• Claude Cahn, Human Rights Adviser, Office of the United Nations High Commissioner for Human Rights (OHCHR)
  • Derya Bayir, Queen Mary University, UK
  • Didier Bigo, Professor, King's College London Department of War Studies, UK/MCU Research Professor, Sciences-Po Paris, France
  • Elspeth Guild, Jean Monnet Professor ad personam at Queen Mary, University of London, UK/Radboud University Nijmegen, The Netherlands
  • Florian Bieber, Professor in South East European Studies, Director, Center for South East European Studies, University of Graz, Austria
  • Eva Sobotka, EU Fundamental Rights Agency
  • Herbert Küpper, Professor, Institut für Ostrecht München, Germany
  • János Fiala-Butora, Max Weber Fellow, European University Institute, Florence, Italy
  • Jennifer Schweppe,  Lecturer in law, University of Limerick, Ireland
  • Joseph Marko, Professor of comparative public law and political sciences, University of Graz, Austria
  • Joshua Costellino, Professor of Law, Dean School of Law & Business School, Middlesex University, London, UK
  • Julie Ringelheim, Professor of international human rights law and sociology of law, Université Catholique de Louvain, Belgium
  • Kendall Thomas, Nash Professor of Law, co-founder and director, Center for the Study of Law and Culture, Columbia Law School, USA
  • Lilla Farkas, Doctoral Candidate, European University Institute, Florence
  • Mathias Möschel, Associate Professor, Central European University, Hungary-Austria
  • Michel Rosenfeld, Cardozo Law School, USA
  • Peter Vermeersch, Professor of politics, University of Leuven, Belgium
  • Prakash A Shah, Reader in Culture and Law, Queen Mary University School of Law, UK
  • Rita Izsák-Ndiaye, Independent Expert on minority issues by the Human Rights Council, UN
  • Robert Dunbar, Professor, Celtic and Scottish Studies, University of Edinburgh, UK
  • Robert Phillipson, Professor Emeritus, Copenhagen Business School, Denmark
  • Rogers Brubaker, Professor of Sociology, UCLA Foundation Chair, University of California, Los Angeles, USA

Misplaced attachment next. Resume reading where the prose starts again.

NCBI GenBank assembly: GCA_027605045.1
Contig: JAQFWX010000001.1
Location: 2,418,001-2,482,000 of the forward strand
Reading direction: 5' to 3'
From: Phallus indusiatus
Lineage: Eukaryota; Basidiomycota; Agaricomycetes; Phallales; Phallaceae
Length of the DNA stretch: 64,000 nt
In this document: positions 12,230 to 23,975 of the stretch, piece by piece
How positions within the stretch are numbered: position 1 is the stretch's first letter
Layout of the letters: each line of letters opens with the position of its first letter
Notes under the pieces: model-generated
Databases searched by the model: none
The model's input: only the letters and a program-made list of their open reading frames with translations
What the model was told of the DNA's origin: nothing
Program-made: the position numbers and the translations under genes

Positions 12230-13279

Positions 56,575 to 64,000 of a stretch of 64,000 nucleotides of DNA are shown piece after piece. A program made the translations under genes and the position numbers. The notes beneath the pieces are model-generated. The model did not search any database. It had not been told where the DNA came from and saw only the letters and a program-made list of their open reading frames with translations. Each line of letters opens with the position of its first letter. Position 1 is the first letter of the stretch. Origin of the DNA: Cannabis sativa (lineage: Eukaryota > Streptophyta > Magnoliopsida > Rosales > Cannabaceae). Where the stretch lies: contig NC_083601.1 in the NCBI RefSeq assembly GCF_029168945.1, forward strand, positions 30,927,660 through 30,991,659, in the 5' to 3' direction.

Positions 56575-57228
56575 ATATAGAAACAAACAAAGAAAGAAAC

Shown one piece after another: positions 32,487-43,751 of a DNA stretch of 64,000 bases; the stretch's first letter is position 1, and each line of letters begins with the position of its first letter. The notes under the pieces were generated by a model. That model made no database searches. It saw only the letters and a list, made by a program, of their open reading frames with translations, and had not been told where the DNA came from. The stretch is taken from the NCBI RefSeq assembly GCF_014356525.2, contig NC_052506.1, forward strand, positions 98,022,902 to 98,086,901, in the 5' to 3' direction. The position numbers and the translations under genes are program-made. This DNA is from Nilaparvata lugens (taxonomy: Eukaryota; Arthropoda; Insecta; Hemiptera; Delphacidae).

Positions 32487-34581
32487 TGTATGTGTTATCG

• Sergio Carrera, Honorary Industry Professor, Queen Mary University of London, UK Senior Research Fellow and Head of Justice and Home Affairs Programme, Center for Policy Studies, Brussels, Belgium
  • Susan Divald, Doctoral Candidate, University of Oxford, UK
  • Szabolcs Pogonyi, Associate Professor, Central European University, Hungary-Austria
  • Tamar Hostovsky Brandes, Ono Academic College Faculty of Law, Israel
  • Tamas Korhecz, Judge, Constitutional Constitutional Court/Professor, Novi Sad Faculty for Legal and Business studies „Lazar Vrkatic", Serbia
  • Timofey Agarin, Lecturer , Queen’s University, Belfast, UK
  • Tove Hansen Malloy, Director, European Centre for Minority Issues, Germany
  • Tove Skutnabb-Kangas, University of Roskilde, Denmark/Abo Akademy, Finland
  • Wendy O’Brien, Senior Lecturer in Criminology, Deakin University , Melbourne, Australia
  • Will Kymlicka, Canada Research Chair in Political Philosophy, Queen's University Kingston, Canada
  • Yossi Harpaz, Assistant Professor of Sociology at Tel-Aviv University, Israel
  • Zoran Oklopcic, Associate Professor, Department of Law and Legal Studies, Carleton University, Canada
  • Zuzana Ilyova, Assistant Professor, Comenius University, Bratislava, Slovakia,
  • Zsolt Körtvélyesi, Junior Research Fellow, Hungarian Academy of Sciences, Hungary
  • Zsuzsa Csergő, Associate Professor of Political Studies at Queen's University, Canada

Co-ordinator and contact details:

  • Andras L. Pap
    Research Chair, Hungarian Academy of Sciences Institute Centre for Social Sciences Institute for Legal Studies, Budapest, Hungary; Adjunct (Recurrent Visiting) Professor, Nationalism Studies Program, Central European University, Budapest, Hungary-Vienna, Austria; Professor of Law, National University of Public Service, Budapest, Hungary; Associate Professor, Eötvös University, Budapest, Hungary.